An Edmonton woman is spearheading a push to change the Alberta Human Rights Act to prevent discrimination against size.
Connie Levitsky and the Canadian Obesity Network have launched a petition asking the province to add size and appearance as protected grounds under human rights.
They say people who are overweight often face discrimination at school, work and even at the doctor’s office.
“I do struggle with depression and anxiety,” Levitsky said. “I also have Attention Deficit Hyperactivity Disorder and I’ve been told all three of those conditions will go away if I lose weight.”
There are similar petitions in Ontario, B.C. and Manitoba. It’s all part of a national #SizeismSUCKS campaign created by Toronto activist Jill Andrew.
Levitsky is also an advocate with the Health at Every Size Movement (HAES).
Last fall, she created a social media campaign with the obesity network called the Weight of Living, inspired by Humans of New York. Photos of overweight and obese Canadians were posted on the obesity network’s Facebook page, along with their personal story.
However, the photos were not shared in the context of “I want to lose weight” or “this is the before picture.” Instead, the posts celebrated the individuals for exactly who they are.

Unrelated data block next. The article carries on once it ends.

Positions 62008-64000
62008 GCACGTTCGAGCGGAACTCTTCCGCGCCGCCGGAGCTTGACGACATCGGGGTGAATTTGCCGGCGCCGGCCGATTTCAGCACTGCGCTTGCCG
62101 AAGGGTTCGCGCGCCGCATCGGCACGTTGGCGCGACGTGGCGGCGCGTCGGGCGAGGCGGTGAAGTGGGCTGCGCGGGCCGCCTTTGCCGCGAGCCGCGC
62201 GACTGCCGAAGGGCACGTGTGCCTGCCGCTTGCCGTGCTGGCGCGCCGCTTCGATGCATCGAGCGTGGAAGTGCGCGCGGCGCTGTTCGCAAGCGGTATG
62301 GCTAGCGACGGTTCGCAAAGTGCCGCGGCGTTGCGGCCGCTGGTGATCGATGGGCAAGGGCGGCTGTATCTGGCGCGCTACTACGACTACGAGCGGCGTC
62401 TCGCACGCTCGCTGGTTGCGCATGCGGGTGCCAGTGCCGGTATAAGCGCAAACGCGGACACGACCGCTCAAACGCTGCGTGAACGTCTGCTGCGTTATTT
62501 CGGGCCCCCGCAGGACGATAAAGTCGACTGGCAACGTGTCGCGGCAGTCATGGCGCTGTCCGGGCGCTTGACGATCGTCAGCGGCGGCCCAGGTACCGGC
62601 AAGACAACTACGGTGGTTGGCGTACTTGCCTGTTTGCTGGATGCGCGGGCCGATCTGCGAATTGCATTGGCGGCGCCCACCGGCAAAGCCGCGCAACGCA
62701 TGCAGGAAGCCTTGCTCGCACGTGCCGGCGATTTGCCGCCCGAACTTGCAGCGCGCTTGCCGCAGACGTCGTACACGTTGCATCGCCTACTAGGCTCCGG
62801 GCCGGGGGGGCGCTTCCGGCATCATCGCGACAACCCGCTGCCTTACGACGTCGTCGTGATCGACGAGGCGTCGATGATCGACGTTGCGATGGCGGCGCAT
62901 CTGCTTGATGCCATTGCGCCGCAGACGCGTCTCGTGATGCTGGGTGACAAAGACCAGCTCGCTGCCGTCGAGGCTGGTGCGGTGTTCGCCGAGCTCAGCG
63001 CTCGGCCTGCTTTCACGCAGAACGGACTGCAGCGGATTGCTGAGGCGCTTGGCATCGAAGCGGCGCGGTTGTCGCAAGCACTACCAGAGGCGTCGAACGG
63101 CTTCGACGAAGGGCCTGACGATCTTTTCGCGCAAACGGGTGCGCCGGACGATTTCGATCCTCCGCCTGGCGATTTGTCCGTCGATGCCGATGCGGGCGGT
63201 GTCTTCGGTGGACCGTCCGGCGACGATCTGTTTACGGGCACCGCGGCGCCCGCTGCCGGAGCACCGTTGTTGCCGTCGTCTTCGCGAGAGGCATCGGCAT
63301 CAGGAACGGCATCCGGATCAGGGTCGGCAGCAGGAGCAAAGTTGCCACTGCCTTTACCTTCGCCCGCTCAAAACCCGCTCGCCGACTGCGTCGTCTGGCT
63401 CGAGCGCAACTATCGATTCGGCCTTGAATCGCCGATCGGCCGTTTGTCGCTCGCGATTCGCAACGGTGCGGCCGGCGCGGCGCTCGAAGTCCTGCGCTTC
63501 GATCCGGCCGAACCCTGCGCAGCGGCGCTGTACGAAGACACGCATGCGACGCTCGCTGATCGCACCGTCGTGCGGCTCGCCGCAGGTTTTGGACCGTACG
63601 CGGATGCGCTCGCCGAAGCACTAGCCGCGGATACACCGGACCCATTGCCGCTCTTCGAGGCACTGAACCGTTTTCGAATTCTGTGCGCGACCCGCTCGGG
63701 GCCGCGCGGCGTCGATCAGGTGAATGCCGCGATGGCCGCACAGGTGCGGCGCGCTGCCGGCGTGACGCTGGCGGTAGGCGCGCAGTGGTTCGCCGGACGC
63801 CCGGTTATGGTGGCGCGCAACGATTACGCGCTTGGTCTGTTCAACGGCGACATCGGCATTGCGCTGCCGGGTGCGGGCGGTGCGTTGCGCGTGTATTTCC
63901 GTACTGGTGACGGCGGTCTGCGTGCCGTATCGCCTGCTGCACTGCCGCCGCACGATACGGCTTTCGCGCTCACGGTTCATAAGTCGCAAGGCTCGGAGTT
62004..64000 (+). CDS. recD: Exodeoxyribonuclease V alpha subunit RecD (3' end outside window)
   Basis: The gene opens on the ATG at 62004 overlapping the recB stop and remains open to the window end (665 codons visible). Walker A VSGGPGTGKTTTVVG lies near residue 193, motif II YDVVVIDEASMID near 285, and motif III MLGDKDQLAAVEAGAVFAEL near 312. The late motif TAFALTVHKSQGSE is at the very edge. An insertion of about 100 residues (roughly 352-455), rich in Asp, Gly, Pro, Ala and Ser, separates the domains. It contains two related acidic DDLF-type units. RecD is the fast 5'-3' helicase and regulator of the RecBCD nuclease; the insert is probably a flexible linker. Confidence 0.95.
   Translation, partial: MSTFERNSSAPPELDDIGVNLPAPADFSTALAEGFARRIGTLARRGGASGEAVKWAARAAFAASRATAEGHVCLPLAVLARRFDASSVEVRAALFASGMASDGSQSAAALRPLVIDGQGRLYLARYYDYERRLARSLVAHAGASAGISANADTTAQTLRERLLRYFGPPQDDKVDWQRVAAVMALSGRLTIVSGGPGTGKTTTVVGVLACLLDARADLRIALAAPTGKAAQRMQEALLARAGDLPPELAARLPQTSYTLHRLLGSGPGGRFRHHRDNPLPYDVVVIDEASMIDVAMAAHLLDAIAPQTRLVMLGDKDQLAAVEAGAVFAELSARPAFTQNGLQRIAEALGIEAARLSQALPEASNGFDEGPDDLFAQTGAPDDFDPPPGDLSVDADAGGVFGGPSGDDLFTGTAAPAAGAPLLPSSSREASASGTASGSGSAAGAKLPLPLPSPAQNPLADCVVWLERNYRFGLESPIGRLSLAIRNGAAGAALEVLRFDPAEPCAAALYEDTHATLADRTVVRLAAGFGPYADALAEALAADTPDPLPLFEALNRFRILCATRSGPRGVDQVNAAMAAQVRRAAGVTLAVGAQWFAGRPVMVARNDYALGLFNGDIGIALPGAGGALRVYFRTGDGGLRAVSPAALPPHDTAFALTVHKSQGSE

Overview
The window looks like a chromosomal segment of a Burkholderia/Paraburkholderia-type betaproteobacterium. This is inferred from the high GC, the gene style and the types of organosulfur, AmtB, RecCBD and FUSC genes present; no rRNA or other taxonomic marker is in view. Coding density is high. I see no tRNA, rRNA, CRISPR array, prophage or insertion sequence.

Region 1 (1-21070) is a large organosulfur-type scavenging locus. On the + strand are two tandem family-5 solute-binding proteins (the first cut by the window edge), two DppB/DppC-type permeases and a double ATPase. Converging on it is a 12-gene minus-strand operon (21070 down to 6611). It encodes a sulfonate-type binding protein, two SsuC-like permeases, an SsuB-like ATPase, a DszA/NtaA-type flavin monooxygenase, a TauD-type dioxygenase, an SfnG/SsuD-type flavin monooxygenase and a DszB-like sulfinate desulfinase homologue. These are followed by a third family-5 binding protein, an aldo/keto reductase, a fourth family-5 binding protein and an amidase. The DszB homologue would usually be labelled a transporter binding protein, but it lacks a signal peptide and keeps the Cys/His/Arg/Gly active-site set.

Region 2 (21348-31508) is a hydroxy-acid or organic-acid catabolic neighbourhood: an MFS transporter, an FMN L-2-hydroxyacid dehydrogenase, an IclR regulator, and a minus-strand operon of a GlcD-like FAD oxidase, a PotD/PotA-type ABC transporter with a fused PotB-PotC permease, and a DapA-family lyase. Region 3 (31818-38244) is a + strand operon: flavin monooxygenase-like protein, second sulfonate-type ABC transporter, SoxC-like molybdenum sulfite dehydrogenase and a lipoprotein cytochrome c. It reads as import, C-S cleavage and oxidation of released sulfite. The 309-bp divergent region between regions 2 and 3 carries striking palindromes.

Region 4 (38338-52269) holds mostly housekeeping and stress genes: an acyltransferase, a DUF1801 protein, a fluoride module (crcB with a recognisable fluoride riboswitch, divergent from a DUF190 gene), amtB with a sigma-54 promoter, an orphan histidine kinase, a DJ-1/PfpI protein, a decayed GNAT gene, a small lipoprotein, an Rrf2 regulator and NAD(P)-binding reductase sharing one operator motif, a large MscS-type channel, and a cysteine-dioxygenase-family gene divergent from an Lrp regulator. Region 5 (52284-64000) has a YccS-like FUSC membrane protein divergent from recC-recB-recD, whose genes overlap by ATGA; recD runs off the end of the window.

“One of the issues you commonly have in the health care system is that large patients sometimes get refused care because of their size,” said Dr. Arya Sharma, the scientific director with the Canadian Obesity Network, said.
Sharma said telling a patient to lose 20 pounds before they can have a hip or knee replacement, for example, is unfair.
“It might, in fact, be impossible for someone who has severe knee or joint pain – who is unable to exercise, unable to sleep because of the pain – to actually lose that kind of weight, which really means essentially that they get denied treatment.”
According to Yale University, 50 per cent of doctors felt obese patients were “awkward” and “weak-willed.”
To learn more about the size discrimination petition, click here.
Part of it reads:
“In Alberta, human rights are protected by the Alberta Human Rights Act. Albertans are protected on 13 grounds (race, ancestry, place of origin, colour, religious beliefs, gender, physical disability, mental disability, age, sexual orientation, family status, and status of income) in five different areas (employment, tenancy, goods and services, publications and notices, and membership in trade unions).
“Unfortunately, appearance-based discrimination is not a protected ground under the Act. Adding appearance-based discrimination to the Alberta Human Rights Act is not just about protecting those who are fat. Protection against physical appearance discrimination means no one can lose their job or be denied housing because of body modifications, because of alopecia, scars, height, and many other differences that make us unique.”
“The word ‘fat’ isn’t our enemy,” Levitsky wrote. “Size and physical appearance discrimination is.”
With files from Su-Ling Goh, Global News